Stecker’s 3 Things: Mariners have a real rotation again, but is it too late?
The Mariners are back in Seattle, and the stretch run of the season is finally here. Here are three things to keep in mind for their last six games at Safeco Field, starting at 7:10 Tuesday night against the Texas Rangers.
1. Any room for error is officially gone.
As the Mariners begin their final homestand of the 2017 season, they are truly on the ropes. Trailing Minnesota by four games for the American League’s second wild card with 12 games to go for each team, the Mariners can afford just eight combined losses of their own or Twins victories before they are mathematically eliminated from playoff contention. That can add up really quick – perhaps by the end of the week – so any loss for Seattle here on out will have a dramatic impact. Oh, and even if the Twins stumble and the Mariners overtake them, the Angels are still ahead of Seattle by 2.5 games while any of Kansas City, Texas, Tampa Bay and Baltimore could still be in the mix. Factor in that three games apiece against the Rangers and Angels remain for the Mariners, not to mention a trio of games against a Cleveland team that entering Tuesday had won 24 of its last 25 games (setting the MLB record for most consecutive wins along the way), and you can see that Seattle is fighting an extremely steep uphill battle.
2. Hey, look, it’s pitching.
OK, so the Mariners had a pretty rough time in Houston before flying home, losing three straight as the Astros clinched the American League West championship. But there is reason to be a little optimistic, and that’s because Seattle actually has something resembling a major league starting rotation again. Felix Hernandez and James Paxton have returned, and while they’re both still building up their pitch counts since they weren’t able to make any rehab starts in the minors, they’re definite improvements to the rotation. The Mariners have to be ecstatic about what they’ve seen out of recent trade acquisition Mike Leake, too, who is 3-0 and has given up just five earned runs over 18 2/3 innings withe Seattle. That leaves Erasmo Ramirez and Marco Gonzales to make up the final two spots of the group, which is a lot easier to take than when they were mixed in a jumble with several other back-end options just trying to keep the wheels from rolling off.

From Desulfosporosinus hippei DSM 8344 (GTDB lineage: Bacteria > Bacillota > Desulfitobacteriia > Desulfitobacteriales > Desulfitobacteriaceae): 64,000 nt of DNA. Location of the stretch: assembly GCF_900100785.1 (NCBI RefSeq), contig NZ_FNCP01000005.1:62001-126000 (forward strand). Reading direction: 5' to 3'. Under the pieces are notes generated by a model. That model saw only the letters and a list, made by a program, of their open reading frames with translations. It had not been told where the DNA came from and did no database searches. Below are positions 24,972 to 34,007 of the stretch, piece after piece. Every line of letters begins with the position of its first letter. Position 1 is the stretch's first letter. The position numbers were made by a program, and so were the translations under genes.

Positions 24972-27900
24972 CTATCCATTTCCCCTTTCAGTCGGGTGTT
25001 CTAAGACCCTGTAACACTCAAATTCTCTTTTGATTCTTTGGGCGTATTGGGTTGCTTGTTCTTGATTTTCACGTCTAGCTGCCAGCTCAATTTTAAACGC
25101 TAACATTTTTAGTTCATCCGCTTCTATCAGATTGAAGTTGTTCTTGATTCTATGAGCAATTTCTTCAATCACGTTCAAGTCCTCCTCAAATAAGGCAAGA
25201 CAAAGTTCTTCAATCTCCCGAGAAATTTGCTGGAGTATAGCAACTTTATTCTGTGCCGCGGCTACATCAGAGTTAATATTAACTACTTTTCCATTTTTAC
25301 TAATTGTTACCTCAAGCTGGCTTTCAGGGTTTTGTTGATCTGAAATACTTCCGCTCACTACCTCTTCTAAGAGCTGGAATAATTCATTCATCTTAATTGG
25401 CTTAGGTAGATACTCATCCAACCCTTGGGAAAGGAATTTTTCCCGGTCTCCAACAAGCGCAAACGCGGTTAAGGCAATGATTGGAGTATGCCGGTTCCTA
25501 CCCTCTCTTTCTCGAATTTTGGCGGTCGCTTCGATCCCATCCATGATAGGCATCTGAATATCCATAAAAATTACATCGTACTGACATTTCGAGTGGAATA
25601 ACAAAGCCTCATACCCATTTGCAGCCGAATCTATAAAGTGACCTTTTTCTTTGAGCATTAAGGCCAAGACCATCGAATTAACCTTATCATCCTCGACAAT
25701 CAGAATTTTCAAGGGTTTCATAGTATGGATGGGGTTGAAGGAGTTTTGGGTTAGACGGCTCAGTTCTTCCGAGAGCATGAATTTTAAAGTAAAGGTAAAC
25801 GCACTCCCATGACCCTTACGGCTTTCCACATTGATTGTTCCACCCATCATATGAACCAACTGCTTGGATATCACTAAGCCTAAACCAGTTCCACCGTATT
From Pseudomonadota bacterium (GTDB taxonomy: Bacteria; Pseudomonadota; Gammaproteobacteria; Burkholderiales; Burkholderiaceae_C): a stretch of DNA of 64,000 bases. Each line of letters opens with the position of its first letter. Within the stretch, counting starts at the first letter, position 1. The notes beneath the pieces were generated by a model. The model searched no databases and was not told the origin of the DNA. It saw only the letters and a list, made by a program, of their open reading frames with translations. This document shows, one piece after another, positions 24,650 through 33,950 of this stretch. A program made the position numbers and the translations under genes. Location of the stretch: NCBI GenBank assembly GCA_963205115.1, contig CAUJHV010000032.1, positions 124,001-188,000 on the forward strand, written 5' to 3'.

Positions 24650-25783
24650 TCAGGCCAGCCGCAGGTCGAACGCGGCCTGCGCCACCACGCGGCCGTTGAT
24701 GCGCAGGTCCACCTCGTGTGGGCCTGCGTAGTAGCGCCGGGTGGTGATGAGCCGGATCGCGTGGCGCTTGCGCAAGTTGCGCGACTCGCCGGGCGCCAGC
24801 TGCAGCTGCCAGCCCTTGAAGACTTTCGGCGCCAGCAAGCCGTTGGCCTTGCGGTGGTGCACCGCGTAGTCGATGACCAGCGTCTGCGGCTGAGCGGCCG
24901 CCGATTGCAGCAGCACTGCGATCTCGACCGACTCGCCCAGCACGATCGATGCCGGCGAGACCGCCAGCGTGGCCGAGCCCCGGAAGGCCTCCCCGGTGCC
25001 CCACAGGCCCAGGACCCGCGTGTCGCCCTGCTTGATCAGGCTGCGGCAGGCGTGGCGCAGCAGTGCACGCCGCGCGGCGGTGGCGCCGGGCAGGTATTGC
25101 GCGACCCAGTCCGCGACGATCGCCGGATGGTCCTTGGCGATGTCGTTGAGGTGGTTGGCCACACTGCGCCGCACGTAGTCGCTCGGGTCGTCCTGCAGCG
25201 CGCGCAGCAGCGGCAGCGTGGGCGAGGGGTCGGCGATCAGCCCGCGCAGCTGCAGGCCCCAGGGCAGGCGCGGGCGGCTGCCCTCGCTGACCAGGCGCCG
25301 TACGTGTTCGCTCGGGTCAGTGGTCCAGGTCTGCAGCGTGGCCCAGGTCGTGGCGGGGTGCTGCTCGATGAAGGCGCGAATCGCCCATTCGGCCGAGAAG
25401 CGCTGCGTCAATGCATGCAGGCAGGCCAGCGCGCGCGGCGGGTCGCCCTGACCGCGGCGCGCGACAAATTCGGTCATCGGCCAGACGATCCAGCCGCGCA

3. Milestones to watch.
With the season near its end, the Mariners have a few players inching closer to milestones that could be met by the end of the season. Here’s a quick list:
• Robinson Cano’s next home run will be No. 300 for his career. If he can hit it before the end of the season, he’ll join Nelson Cruz as the second Mariner to hit that same milestone in 2017. Cano is also just 10 short of his fifth season with at least 100 RBIs.
• Cruz already has a career-high 110 RBIs – his third with 100 or more and second in a row – and has hit over 30 homers for the fourth straight year and fifth time overall. Should he go on a tear and hit at least seven more homers, it would be his fourth consecutive year with 40 or more.
• Kyle Seager (.253 average, 25 home runs, 83 RBIs) has already hit 25 home runs and driven in at least 74 runs for the fourth straight season. If he can raise his batting average seven points or more, it would be his fifth straight year with a .260 mark or higher. Five more homers would give him 30 for the second year in a row.
• James Paxton’s next out recorded will give him a career-high in innings pitched (currently 121). It’s the same innings he pitched last year, which was considered by some to be a breakout as he went 6-7 with a 3.79 ERA, 1.31 WHIP and 117 strikeouts. His numbers have been far better this year, even with two DL stints, as he is 12-4 with a 2.98 ERA, 1.12 WHIP and 138 strikeouts.
• One more save for Edwin Diaz would tie him with Jose Mesa (1999) and Mike Schooler (1989) for 10th most in a season by a Mariner at 33.